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Reflections on Double-Consciousness

Program Note


Native Son

by Nambi E. Kelley

directed by Seret Scott


Yale Repertory Theatre

“Between me and the other world there is ever an unasked question,” observes the thinker and civil rights activist W. E. B. Du Bois: “the real question, How does it feel to be a problem?”

In his 1897 essay “Strivings of the Negro People,” Du Bois names that feeling “double-consciousness.” Later republished in his landmark The Souls of Black Folk, Du Bois’s description of his own daily and lifelong oppression has resonated with generations of writers.

“The Negro is a sort of seventh son, born with a veil, and gifted with second-sight in this American world,—a world which yields him no true self-consciousness, but only lets him see himself through the revelation of the other world. It is a peculiar sensation, this double-consciousness, this sense of always looking at one’s self through the eyes of others, of measuring one’s soul by the tape of a world that looks on in amused contempt and pity. One ever feels his two-ness,—an American, a Negro; two souls, two thoughts, two unreconciled strivings; two warring ideals in one dark body, whose dogged strength alone keeps it from being torn asunder. The history of the American Negro is the history of this strife,—this longing to attain self-conscious manhood, to merge his double self into a better and truer self.”

Langston Hughes, poet and leader of the Harlem Renaissance, opens his 1926 essay “The Negro Artist and the Racial Mountain” with an anecdote of double-consciousness:

“One of the most promising of the young Negro poets said to me once, ‘I want to be a poet—not a Negro poet,’ meaning, I believe… ‘I would like to be white.’ And I was sorry the young man said that, for no great poet has ever been afraid of being himself. […] But this is the mountain standing in the way of any true Negro art in America this urge within the race toward whiteness, the desire to pour racial individuality into the mold of American standardization, and to be as little Negro and as much American as possible.”

The Martinique-born revolutionary philosopher Frantz Fanon describes the psychology of colonial oppression in his 1952 book, Black Skin, White Masks:

“He is afraid, he is terribly afraid. He is afraid, but of what is he afraid? Of himself. No one knows yet who he is, but he knows that fear will fill the world when the world finds out. And when the world knows, the world always expects something of the Negro. […]Yesterday, awakening to the world, I saw the sky turn upon itself utterly and wholly. I wanted to rise, but the disemboweled silence fell back upon me, its wings paralyzed. Without responsibility, straddling Nothingness and Infinity, I began to weep.”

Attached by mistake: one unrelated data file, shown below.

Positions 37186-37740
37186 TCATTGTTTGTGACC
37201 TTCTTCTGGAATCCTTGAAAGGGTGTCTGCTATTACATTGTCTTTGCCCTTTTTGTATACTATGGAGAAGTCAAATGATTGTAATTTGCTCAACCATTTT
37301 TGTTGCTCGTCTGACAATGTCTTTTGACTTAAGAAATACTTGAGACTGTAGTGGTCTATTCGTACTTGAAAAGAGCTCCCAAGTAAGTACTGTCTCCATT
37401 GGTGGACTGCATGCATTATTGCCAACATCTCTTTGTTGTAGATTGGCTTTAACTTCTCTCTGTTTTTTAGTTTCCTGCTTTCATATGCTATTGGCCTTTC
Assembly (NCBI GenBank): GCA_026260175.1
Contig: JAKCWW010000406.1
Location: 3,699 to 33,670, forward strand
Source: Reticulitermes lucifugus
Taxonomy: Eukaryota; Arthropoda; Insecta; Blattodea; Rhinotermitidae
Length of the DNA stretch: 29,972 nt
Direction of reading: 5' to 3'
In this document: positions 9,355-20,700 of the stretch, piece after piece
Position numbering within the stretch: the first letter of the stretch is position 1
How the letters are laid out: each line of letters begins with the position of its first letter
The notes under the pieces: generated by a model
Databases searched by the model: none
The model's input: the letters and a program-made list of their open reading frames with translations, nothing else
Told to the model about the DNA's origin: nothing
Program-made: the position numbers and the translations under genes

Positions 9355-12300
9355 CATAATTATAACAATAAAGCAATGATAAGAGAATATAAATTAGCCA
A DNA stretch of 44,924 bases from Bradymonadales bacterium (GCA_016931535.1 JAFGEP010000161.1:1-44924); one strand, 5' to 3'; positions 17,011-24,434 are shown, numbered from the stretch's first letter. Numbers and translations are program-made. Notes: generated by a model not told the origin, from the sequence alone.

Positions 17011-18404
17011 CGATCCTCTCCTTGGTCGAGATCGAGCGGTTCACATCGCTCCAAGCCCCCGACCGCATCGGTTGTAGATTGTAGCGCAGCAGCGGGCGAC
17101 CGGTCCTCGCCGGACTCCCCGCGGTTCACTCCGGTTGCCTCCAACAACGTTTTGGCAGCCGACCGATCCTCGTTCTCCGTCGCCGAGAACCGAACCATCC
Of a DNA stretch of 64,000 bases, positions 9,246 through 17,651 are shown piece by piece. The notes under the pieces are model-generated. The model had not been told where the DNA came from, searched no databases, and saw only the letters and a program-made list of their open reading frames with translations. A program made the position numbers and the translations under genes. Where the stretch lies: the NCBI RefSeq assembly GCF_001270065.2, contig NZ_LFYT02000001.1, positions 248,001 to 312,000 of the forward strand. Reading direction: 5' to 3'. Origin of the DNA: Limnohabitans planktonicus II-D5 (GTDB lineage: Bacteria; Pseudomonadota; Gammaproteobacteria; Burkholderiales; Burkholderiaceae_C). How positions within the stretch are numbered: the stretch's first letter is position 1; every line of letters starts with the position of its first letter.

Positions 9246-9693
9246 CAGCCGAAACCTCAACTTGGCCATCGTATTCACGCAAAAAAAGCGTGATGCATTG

Known for his literary and social prose—including vigorous criticism of Wright’s novel­— James Baldwin evokes double-consciousness in his 1955 essay collection Notes of a Native Son:

“The Negro in America, gloomily referred to as that shadow which lies athwart our national life, is far more than that. He is a series of shadows, self-created, intertwining, which now we helplessly battle. One may say that the Negro in America does not really exist except in the darkness of our minds.”

In her 1984 collection Sister Outsider, poet and essayist Audre Lorde carves space for intersectional feminisms and for black women’s double-consciousness:

“It is the members of the oppressed, objectified groups who are expected to stretch out and bridge the gap between the actualities of our lives and the consciousness of our oppressor. For in order to survive, those of us for whom oppression is as American as apple pie have always had to be watchers.”

In her adaptation of Native Son, playwright Nambi E. Kelley stages double-consciousness theatrically. In the novel’s opening scene, Bigger kills a foot-long, yellow-toothed rat that has infested the one-room slum he shares with his mother, brother, and sister. Kelley transforms this visceral image into a character: the Black Rat, Bigger’s shadow-self, personifies double-consciousness:

“We all got two minds. How we see them seeing us. How we see our own self. But how they see you take over on the inside. And when you look in the mirror—You only see what they tell you you is. A black rat sonofabitch.”